They say the darkest hour is just before the dawn and in our first installment of this Boys Own adventure we left our 7 intrepid heroes at precisely that moment as they quietly ventured out into the cold mountain air, oblivious to the fate which awaited them…
In hindsight so many critical decisions had been left to Swanny, the impact of which would play out over 4,500 metres of vertical climbing on the harsh and unforgiving slopes of Mount Hotham and the infamous back side of Falls Creek. Decisions perhaps unfairly left to just one individual in a team of 7, but with decisions of such magnitude at stake, it was only fitting that they were shouldered by a prior ACC president of 5 years. Decisions such as how much milk would be needed? How many cartons of beer would be required? Should I have made more batches of home-made gels? Will Scotty Fittler’s sausage skins successfully hold the gel contents in the searing heat of the alpine valleys, and should they really be stored down our knicks?
Incredibly, Swanny’s fine judgement prevailed and there was plenty of milk (and most of a Queensland banana plantation) with which to lubricate the high-fibre breakfast that perfectly complemented the special dinner-that-keeps-on-giving of the previous evening. So it was a fuelled and focussed team that gathered in the gloom of the start area as the countdown commenced. As we nervously switched our lights and computers off to conserve power the first schoolboy error surfaced. Apparently Kirky had not in fact purchased the perpetual motion Garmin model and he slowly came to the realisation that the device on his handlebars actually required periodical charging in order to receive and process complex data from satellites orbiting the earth 30,000 kilometres above our heads. So no Strava segments for one rider and lots of “what time is it guys?” for the rest of us.
In a stroke of genius from 3 Peaks old hand Tinny, anticipating that we may get separated on the descent we had agreed to meet up at the bottom, nominating the easy to find landmark of ‘the trees at the foot of the hill’. One final reminder from the organisers to take care on the fast dark 30Km descent of the mountain and we were off. Within seconds we were split up but as we shivered our way downhill we took comfort knowing we’d regroup at ‘the trees’. Aside from being cold, the descent was actually pretty scary. Not just because Kirky provided numerous live demonstrations of his ability to ride downhilll in the dark at high speed while looking backwards, but because every now and then a testosterone-fueled lunatic would come tearing by taking wild lines to shave off a few seconds. Johnny later explained this was because cyclists were fundamentally narcissistic thrill-seekers so we needed to be more accepting, exercising equanimity and nonjudgmental mindfulness but no one really understood what he meant so we just kept riding. PD was actually overtaken by a tandem on the descent, rather worryingly with the stoker wearing a full day-glow vest on which was imprinted in large letters “BLIND CYCLIST”…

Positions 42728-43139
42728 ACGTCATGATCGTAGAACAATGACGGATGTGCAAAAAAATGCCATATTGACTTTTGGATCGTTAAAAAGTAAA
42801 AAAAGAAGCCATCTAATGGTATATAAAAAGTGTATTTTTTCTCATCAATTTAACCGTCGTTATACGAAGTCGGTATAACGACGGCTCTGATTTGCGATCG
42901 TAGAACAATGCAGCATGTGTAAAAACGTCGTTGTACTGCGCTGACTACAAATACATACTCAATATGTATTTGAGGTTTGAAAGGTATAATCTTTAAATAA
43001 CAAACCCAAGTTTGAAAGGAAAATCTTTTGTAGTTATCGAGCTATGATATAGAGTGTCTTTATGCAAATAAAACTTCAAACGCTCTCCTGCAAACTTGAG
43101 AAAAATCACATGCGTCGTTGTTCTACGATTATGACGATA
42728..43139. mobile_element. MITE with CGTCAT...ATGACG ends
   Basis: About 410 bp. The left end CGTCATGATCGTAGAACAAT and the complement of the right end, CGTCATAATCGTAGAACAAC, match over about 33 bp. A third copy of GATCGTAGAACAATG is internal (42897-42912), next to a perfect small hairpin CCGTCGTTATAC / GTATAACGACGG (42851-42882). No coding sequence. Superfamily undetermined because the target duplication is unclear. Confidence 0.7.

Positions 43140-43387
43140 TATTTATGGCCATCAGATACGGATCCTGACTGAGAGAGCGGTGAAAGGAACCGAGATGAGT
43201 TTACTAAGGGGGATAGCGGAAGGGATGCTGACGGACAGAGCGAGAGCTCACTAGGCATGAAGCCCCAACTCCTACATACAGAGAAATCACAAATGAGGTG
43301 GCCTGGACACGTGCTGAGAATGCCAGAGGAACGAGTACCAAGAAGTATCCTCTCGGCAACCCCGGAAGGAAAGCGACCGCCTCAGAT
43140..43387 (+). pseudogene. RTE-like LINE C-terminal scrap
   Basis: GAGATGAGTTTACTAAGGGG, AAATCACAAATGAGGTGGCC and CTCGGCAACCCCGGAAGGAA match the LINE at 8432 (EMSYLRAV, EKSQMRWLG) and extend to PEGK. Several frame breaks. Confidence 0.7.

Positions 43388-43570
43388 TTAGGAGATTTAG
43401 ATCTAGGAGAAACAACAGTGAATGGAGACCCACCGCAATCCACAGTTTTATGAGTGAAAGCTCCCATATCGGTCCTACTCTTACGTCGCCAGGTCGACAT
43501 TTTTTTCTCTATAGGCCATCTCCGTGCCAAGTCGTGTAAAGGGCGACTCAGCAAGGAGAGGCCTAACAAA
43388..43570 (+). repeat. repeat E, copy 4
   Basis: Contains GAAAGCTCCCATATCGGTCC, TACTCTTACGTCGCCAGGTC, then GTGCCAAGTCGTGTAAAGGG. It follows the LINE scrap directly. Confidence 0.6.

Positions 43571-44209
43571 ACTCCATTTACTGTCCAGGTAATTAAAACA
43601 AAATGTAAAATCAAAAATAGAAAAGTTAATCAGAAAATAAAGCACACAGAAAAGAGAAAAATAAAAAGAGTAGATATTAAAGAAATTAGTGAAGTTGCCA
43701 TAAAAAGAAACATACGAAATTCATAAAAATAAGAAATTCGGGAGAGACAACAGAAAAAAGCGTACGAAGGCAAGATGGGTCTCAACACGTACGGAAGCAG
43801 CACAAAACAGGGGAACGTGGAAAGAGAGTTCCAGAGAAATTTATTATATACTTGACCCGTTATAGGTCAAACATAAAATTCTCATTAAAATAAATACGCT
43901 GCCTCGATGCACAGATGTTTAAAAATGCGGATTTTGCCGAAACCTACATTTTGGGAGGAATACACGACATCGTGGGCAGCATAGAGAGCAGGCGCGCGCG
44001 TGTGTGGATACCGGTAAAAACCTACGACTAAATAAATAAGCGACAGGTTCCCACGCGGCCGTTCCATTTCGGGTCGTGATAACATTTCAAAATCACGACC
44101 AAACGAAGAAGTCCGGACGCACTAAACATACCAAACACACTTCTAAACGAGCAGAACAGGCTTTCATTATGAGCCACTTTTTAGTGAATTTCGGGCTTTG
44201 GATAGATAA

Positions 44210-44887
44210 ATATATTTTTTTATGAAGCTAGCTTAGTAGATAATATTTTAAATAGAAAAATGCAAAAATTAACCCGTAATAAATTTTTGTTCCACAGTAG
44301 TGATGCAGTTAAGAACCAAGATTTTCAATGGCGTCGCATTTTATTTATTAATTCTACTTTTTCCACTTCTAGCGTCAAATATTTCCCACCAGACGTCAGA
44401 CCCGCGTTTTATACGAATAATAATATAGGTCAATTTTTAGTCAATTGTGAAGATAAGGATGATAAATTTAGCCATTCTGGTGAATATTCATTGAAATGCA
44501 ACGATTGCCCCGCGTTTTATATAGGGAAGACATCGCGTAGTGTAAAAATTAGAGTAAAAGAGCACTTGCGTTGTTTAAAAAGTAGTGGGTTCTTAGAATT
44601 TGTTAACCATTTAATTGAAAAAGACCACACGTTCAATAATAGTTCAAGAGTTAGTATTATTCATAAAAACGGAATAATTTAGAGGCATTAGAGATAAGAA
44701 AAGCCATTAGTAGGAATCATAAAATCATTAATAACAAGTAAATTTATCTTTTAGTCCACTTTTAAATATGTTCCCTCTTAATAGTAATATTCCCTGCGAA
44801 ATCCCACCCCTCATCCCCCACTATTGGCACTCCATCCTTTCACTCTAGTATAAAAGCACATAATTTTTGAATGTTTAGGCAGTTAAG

And then, before we knew it, we were there – the road leveled out and we were safely down into Mount Beauty and looking for those trees. Over the roundabout and there they were before us, trees, lots of trees, trees absolutely everywhere, in every direction. But somehow amidst the 1,800 riders were the backs of 2 Armidale Cycling Club jerseys taking advantage of one of the trees for the first de-hydration break and soon 2 became 3, then 4 and finally 7.